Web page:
""One of the medium's brilliant mavericks."" --Time.com
The Little Man: Short Strips, 1980-1995 is a collection of short-story works by the celebrated and bestselling Louis Riel cartoonist Chester Brown. From his early experimental comedic surrealism to his later autobiographical and essay strips, we see not a major talent in development but a fully realized storytelling virtuoso. Included are his early autobiographical stories ""Helder"" (a story about a young man's tentativeness when pursuing a woman), ""Showing Helder"" (a blow-by-blow account of the construction of the previous story), and ""Danny"" (a strangely compelling moment-by-moment account of Brown waking up and trying to avoid contact with a fellow rooming-house tenant). Other standouts are Brown's controversial essay on schizophrenia (specifically his own mother's) and various medical views on this baffling disease, and the title story, ""The Little Man,"" a Freudian classroom romp fantasy by a adolescent Brown that ties into the schizophrenia essay in a surprising way. The acclaimed compendium, culled mostly from his groundbreaking comic book series Yummy Fur, provides a fascinating insight into Brown's psyche; he rounds out the collection with exacting notes on each story.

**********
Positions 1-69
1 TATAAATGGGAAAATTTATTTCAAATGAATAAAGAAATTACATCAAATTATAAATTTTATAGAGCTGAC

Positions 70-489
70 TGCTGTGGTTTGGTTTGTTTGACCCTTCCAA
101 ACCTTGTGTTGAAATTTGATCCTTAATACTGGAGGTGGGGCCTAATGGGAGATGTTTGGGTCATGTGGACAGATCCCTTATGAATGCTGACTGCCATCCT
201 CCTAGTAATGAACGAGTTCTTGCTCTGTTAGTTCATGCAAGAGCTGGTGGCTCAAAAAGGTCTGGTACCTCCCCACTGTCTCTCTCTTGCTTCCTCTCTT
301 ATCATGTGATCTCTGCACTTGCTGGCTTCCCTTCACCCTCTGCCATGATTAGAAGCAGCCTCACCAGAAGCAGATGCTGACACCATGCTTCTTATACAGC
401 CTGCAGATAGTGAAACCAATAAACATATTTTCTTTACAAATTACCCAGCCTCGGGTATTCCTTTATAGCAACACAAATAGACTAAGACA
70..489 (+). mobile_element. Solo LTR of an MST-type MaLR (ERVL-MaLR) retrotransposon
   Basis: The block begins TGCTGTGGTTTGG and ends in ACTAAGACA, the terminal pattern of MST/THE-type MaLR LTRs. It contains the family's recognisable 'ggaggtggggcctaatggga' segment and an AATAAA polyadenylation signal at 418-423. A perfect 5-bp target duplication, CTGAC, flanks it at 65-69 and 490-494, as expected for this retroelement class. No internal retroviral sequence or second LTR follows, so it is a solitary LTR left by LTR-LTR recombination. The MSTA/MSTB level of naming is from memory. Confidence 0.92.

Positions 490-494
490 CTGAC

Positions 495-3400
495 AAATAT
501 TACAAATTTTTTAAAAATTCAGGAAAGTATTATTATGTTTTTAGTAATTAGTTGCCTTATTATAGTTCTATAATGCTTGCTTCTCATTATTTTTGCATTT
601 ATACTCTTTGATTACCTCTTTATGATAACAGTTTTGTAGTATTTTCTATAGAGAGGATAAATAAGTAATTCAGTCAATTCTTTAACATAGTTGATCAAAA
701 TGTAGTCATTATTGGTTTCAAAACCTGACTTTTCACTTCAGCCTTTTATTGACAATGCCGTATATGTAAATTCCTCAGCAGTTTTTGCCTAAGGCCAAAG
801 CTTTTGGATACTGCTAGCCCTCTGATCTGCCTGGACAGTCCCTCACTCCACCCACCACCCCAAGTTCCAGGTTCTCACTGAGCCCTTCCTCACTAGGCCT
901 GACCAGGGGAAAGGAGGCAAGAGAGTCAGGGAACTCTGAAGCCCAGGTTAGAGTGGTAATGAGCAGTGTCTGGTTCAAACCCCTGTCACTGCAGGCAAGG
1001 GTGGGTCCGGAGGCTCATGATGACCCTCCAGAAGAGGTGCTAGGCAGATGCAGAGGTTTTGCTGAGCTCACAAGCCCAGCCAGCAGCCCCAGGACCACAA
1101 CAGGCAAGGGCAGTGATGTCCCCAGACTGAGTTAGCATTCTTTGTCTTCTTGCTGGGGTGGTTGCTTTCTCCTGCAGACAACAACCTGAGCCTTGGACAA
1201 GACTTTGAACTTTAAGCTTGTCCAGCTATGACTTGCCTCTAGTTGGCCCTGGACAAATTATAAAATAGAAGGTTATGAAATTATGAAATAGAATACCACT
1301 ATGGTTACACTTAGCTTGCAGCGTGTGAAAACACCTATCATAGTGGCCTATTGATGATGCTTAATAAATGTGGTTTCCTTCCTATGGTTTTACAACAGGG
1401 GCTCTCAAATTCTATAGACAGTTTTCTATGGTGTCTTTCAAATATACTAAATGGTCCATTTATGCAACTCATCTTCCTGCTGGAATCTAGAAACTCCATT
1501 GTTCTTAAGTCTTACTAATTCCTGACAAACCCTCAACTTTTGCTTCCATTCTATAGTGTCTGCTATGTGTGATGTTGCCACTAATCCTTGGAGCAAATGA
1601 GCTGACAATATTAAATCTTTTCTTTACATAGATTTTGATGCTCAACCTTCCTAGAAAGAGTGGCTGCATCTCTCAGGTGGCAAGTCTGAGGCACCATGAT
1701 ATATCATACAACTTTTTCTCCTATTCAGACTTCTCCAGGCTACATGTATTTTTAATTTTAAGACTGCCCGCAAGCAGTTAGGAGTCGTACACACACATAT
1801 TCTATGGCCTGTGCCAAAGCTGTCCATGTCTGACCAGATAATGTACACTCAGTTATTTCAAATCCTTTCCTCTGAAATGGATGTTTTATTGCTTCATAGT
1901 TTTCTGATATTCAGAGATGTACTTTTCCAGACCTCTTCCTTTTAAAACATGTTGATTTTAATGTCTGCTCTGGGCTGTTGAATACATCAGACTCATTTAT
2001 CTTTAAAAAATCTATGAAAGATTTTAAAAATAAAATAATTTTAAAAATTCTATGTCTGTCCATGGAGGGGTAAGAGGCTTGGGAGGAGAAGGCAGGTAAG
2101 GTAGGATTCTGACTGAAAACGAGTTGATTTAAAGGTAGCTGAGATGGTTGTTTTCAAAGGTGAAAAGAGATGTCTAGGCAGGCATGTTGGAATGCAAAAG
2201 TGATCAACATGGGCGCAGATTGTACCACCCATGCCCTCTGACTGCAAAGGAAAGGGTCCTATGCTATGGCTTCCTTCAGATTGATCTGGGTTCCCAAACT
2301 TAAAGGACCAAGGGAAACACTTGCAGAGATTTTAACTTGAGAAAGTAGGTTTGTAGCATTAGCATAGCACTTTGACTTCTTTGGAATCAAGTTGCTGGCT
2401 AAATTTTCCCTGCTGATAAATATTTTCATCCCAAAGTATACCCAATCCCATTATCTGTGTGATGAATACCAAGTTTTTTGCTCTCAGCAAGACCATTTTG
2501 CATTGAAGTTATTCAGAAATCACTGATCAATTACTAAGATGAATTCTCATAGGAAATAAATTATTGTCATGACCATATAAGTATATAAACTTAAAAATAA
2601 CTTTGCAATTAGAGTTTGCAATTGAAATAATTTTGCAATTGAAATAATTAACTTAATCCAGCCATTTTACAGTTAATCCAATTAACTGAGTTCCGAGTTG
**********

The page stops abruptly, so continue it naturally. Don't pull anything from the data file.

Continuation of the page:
""A note of pure genius."" --Rain Taxi Review of Books
""It might seem jarring for a book to begin with 'The Toilet Paper Revolt' . . . and end with 'My Mom Was a Schizophrenic' . . . , but Brown pulls it off by mixing equal parts surrealism, violence, and contemplation. As a whole, this book tells another story: the maturing of an artist."" --Details
""Outrageous, surreal, hushed, mystical, and, often, funny as hell."" --Metro Times (Detroit)
""They universally exhibit Brown's inimitable mix of intimate and surreal."" --Now